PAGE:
It’s important not to underestimate public sentiment against these changes. Opponents of Abe’s efforts to reinterpret and change the constitution have not been shy about voicing their opinions. In fact, as members of the Diet were voting on the security bill, some 13,000 people gathered outside to protest its passage. A brawl broke out between members of the opposition and supporters, showing just how passionate both sides feel about the implications of such legislation.
The Future of Japan’s Defense Policy
While this change was met with strong opposition, supporters of the new security bill emphasize a need for Japan’s increased role in its alliance with the United States, its ability to respond to conflicts outside of Japanese territory and the SDF’s operational freedom to tackle overseas peacekeeping situations. However, it remains uncertain whether Abe will accomplish his goal of amending the constitution to further reform the role of the SDF. Future alterations will largely depend on his success in September’s LDP leadership election. According to a recent article in Sasakawa U.S.A.’s Japan Political Pulse series, Abe’s recently suffered a significant drop in his public approval rating after government scandals stirred distrust among the public concerning his leadership.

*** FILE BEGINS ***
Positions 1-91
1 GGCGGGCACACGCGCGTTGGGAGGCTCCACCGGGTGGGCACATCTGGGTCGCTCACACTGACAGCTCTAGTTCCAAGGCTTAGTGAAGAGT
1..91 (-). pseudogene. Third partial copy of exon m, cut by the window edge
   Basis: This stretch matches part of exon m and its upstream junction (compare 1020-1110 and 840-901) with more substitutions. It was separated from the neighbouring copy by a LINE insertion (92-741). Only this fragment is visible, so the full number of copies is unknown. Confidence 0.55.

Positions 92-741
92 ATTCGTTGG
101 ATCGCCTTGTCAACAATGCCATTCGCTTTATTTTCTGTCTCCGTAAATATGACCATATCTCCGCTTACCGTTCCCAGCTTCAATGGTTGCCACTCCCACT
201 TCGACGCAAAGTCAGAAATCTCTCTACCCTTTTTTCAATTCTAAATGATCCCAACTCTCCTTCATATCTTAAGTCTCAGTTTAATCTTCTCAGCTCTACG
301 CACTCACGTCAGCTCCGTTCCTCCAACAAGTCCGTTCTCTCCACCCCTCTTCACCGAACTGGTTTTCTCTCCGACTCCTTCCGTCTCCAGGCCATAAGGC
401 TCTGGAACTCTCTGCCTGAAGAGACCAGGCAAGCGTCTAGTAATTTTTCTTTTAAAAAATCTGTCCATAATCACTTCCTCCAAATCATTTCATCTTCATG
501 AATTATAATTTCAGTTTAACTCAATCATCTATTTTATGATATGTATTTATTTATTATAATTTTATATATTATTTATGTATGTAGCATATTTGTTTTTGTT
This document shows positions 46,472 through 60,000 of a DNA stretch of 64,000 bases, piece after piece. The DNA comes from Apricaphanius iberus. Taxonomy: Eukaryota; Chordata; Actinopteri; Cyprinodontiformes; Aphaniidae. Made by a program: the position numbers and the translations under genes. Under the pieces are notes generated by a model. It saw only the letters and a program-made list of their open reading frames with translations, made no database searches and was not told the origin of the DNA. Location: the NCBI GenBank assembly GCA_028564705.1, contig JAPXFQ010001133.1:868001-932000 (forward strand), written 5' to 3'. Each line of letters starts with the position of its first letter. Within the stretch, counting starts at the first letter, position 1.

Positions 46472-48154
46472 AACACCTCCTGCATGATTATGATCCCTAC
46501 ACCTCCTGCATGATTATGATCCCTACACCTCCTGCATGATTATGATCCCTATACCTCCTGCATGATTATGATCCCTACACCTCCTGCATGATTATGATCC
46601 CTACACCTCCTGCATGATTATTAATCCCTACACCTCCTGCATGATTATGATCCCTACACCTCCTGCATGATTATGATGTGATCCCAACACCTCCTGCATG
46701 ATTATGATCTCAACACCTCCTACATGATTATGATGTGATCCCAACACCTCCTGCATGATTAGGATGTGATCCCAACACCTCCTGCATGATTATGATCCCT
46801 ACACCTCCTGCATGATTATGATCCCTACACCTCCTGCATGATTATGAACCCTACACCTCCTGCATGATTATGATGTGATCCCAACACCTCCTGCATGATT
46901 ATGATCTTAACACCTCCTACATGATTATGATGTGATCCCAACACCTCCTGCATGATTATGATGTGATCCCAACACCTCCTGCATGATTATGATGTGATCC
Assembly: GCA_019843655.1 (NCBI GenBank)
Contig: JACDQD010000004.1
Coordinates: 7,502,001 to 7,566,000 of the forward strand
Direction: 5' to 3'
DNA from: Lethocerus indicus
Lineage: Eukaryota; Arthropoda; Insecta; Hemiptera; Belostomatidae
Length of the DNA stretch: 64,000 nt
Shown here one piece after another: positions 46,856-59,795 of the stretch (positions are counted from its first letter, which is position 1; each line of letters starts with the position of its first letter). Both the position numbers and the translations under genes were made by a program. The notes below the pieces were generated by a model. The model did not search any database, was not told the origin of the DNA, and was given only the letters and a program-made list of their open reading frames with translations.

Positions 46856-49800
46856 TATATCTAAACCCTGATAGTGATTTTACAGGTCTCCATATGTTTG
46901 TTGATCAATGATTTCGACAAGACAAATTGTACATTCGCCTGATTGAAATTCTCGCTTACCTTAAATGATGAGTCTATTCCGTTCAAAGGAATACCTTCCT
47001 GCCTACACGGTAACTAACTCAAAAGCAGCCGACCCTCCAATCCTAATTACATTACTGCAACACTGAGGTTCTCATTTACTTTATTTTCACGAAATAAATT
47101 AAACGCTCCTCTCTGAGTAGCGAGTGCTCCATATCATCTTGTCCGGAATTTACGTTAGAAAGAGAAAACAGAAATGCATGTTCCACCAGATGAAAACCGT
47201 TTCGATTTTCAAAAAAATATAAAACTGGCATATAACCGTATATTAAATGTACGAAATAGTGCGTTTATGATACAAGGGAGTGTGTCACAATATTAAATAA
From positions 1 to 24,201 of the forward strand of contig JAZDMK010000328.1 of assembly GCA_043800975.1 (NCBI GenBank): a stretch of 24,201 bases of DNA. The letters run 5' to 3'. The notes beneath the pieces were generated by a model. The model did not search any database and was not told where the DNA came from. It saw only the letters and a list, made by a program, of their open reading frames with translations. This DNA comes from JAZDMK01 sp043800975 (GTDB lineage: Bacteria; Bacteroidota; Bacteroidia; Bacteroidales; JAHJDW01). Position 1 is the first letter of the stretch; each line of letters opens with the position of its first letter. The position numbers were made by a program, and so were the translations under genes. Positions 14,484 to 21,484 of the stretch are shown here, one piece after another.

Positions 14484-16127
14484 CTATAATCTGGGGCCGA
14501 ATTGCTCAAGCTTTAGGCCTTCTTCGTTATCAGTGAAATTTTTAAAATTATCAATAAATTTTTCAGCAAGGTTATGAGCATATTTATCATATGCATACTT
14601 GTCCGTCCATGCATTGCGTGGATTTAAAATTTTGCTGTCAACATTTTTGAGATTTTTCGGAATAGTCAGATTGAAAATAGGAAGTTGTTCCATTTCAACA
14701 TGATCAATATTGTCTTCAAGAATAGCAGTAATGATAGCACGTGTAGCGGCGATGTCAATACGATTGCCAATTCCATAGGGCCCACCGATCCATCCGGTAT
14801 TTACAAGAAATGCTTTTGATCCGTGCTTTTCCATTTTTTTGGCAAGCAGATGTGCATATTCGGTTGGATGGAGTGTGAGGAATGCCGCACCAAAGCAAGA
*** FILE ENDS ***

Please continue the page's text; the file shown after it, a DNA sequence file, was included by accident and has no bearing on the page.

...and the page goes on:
As Abe grapples with public support, North Korea’s unexpected diplomatic overtures — specifically, agreeing to separate bilateral meetings with the presidents of the Republic of Korea and the United States — presents Japan’s leadership with a great level of uncertainty concerning the impact of these summit meetings on its national security.
Although tension stemming from North Korea’s past provocations appears to be easing, the country’s existing arsenal of short-range missiles and its chemical and biological weapons still present a very serious threat for Japan. Without any firm and verifiable concessions from North Korea, fear of rogue action by North Korea is still a strong reality in Japan due to the two nations’ close proximity.
U.S. President Donald Trump and Abe discussed these security concerns at their Mar-a-Lago summit meeting in April, their third since Trump took office. The two leaders reaffirmed the importance of the U.S.-Japan alliance to regional stability and expressed their commitment to working towards the denuclearization of North Korea as well as the elimination of its ballistic missiles and weapons of mass destruction. Although there are tremors of uncertainty stemming from Japan’s domestic politics on whether Abe will push for a revision of Article 9, Japan remains an important ally of the United States and the SDF will continue to play a crucial role in U.S.-Japan security cooperation in the region.
At the moment, any prospect of constitutional revision remains unclear and certainly controversial.
(Editing by Jeff W Richards, Japan Today)
Brittney Washington is a program assistant at the Sasakawa USA, a Washington, D.C.-based non-profit organization dedicated to strengthening U.S.-Japan relations. Kangkyu “David” Lee, former program assistant at Sasakawa USA, is now an East & Southeast Asia Domain Expert at Dataminr.© Japan Today